brand

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Brand

Anything that distinguishes a company's product from other, similar products. Examples of brands include logos, catchphrases, or symbols. Brands make a product more recognizable and therefore are likely to attract customers and customer loyalty. There is often a sense among consumers that brand products are somehow better than off-brand or generic products; as a result, brand products are usually more expensive.

brand

a distinctive name, term, sign, symbol or design used to identify a firm's product and to distinguish it from similar products offered by competitors. A brand may be given legal protection through the use of TRADEMARKS and COPYRIGHT. See BRANDING.

brand

the name, term or symbol given to a product by a supplier in order to distinguish his offering from that of similar products supplied by competitors. Brand names are used as a focal point of PRODUCT DIFFERENTIATION between suppliers.

In most countries, brand names and trade marks are required to be registered with a central authority so as to ensure that they are uniquely applied to a single, specific product. This makes it easier for consumers to identify the product when making a purchase and also protects suppliers against unscrupulous imitators. See INTELLECTUAL PROPERTY RIGHTS, BRAND TRANSFERENCE.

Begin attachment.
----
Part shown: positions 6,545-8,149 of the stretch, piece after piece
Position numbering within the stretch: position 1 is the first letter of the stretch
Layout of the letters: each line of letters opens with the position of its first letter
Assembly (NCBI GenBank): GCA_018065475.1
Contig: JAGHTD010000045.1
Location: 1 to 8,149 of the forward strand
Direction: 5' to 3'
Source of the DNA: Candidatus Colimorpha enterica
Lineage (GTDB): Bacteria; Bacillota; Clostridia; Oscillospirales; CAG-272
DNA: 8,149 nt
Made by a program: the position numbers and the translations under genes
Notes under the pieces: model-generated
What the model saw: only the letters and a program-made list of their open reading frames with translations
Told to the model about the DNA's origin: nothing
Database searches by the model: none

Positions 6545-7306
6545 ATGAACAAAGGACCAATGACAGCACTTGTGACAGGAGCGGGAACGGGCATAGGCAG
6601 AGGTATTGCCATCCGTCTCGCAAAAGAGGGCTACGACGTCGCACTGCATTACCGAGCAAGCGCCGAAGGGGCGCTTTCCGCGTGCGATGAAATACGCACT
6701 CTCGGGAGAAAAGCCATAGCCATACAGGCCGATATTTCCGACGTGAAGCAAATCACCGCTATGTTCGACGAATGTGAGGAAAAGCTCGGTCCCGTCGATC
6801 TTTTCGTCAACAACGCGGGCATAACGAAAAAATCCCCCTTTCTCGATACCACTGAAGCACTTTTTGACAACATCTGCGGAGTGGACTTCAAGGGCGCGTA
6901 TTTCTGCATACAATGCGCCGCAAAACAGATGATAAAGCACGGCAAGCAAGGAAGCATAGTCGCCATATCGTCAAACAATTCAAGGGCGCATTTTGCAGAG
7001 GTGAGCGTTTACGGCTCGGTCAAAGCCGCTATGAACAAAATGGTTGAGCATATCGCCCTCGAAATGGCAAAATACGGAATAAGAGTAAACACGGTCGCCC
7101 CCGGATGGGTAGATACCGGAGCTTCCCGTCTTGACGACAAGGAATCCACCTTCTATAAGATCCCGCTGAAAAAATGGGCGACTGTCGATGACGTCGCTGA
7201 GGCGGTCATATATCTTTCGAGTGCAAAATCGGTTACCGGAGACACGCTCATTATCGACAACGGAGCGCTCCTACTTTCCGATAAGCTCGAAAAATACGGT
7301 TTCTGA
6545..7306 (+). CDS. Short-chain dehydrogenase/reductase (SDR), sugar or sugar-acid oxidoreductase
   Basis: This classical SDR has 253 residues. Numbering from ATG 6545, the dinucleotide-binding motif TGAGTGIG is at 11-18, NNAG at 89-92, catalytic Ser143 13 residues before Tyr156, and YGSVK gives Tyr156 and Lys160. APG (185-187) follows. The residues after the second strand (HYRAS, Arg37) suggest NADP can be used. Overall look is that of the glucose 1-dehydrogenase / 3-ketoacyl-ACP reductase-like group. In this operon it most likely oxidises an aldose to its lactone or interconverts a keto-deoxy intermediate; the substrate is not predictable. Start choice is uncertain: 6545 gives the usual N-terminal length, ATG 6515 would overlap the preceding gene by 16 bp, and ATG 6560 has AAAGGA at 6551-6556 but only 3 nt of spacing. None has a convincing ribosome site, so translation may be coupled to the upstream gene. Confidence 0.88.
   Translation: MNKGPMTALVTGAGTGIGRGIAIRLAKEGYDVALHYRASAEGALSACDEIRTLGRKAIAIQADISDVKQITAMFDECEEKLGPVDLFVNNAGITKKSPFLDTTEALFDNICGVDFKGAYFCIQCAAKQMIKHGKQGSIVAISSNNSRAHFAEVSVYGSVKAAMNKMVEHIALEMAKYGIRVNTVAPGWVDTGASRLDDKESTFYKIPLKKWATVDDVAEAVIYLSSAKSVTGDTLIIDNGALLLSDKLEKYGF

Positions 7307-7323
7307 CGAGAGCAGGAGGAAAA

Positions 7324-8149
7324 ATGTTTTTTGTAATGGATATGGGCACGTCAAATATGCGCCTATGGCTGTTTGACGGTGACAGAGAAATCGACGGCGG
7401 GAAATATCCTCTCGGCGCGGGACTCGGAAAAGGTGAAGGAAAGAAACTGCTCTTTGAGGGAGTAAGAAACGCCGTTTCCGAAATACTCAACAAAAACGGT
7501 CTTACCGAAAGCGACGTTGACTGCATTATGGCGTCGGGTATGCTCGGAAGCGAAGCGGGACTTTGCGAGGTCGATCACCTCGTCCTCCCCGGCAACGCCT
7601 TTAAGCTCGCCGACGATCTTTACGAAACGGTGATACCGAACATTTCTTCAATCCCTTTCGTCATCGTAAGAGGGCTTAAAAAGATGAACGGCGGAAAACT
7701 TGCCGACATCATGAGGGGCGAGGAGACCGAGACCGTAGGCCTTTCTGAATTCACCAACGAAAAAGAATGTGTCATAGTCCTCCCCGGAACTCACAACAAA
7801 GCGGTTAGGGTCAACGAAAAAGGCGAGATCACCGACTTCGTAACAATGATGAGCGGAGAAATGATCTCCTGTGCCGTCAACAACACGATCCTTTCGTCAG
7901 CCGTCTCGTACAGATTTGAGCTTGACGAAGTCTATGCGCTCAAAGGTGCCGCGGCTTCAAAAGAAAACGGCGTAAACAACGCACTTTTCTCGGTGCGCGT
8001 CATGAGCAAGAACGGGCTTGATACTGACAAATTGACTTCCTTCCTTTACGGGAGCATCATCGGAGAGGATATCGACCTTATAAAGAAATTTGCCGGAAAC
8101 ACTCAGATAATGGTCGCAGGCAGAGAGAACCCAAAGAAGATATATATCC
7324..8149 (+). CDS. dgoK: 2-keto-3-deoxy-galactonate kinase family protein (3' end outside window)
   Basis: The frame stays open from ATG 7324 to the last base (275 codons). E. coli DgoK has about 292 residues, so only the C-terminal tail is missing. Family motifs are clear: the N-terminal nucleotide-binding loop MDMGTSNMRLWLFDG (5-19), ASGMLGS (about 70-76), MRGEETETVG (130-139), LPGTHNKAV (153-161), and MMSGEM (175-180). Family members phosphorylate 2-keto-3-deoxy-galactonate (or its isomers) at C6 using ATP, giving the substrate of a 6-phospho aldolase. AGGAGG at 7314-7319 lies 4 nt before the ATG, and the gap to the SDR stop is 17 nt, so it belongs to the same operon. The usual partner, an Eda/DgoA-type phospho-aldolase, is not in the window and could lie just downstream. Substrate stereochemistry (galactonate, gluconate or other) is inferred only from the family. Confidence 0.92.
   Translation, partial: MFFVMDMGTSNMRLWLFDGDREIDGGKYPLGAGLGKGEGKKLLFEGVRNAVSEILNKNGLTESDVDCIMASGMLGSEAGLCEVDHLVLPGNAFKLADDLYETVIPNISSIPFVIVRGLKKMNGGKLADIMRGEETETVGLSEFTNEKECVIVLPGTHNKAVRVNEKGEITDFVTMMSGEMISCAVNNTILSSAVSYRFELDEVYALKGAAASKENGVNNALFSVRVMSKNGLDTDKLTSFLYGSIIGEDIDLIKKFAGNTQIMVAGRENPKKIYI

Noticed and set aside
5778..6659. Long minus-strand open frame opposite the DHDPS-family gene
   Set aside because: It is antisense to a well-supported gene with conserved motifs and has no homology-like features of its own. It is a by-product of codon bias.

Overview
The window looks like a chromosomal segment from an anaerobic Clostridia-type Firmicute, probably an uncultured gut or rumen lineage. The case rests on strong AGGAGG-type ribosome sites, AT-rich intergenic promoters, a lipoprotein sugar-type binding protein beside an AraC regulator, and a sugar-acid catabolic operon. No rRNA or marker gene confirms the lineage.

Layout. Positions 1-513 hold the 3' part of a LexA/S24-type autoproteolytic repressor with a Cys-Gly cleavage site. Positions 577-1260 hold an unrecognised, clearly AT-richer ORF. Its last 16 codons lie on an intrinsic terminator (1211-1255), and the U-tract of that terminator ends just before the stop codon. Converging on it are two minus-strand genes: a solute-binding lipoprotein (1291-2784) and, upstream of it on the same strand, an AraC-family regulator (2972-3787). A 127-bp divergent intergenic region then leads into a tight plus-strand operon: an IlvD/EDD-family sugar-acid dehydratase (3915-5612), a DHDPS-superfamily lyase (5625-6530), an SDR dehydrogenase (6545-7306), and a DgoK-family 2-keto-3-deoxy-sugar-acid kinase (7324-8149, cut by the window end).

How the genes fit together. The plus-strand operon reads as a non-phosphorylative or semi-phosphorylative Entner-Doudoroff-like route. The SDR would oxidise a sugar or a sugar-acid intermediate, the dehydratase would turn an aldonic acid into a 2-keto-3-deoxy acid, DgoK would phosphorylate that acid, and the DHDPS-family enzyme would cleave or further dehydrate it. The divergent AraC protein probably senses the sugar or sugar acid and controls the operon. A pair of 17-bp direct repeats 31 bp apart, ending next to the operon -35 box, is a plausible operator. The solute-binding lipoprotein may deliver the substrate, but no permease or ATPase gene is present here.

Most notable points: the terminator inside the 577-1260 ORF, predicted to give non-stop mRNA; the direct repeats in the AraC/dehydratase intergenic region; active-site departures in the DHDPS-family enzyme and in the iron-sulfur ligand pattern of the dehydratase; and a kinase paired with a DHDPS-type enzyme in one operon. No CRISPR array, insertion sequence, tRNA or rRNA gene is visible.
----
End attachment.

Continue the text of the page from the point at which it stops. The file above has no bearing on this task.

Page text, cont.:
References in periodicals archive ?
The best examples of a "University only" branding strategy (U) are reflected by the MBA programs at Harvard, Stanford, and Illinois.
These MBA programs are indicative of the individual branding strategy, whereby the school's brand name is a unique identifier for the product (MBA degree) offered.
Not only were the font size and logo consistent with the dual branding approach, the text in the web site reinforced this branding strategy.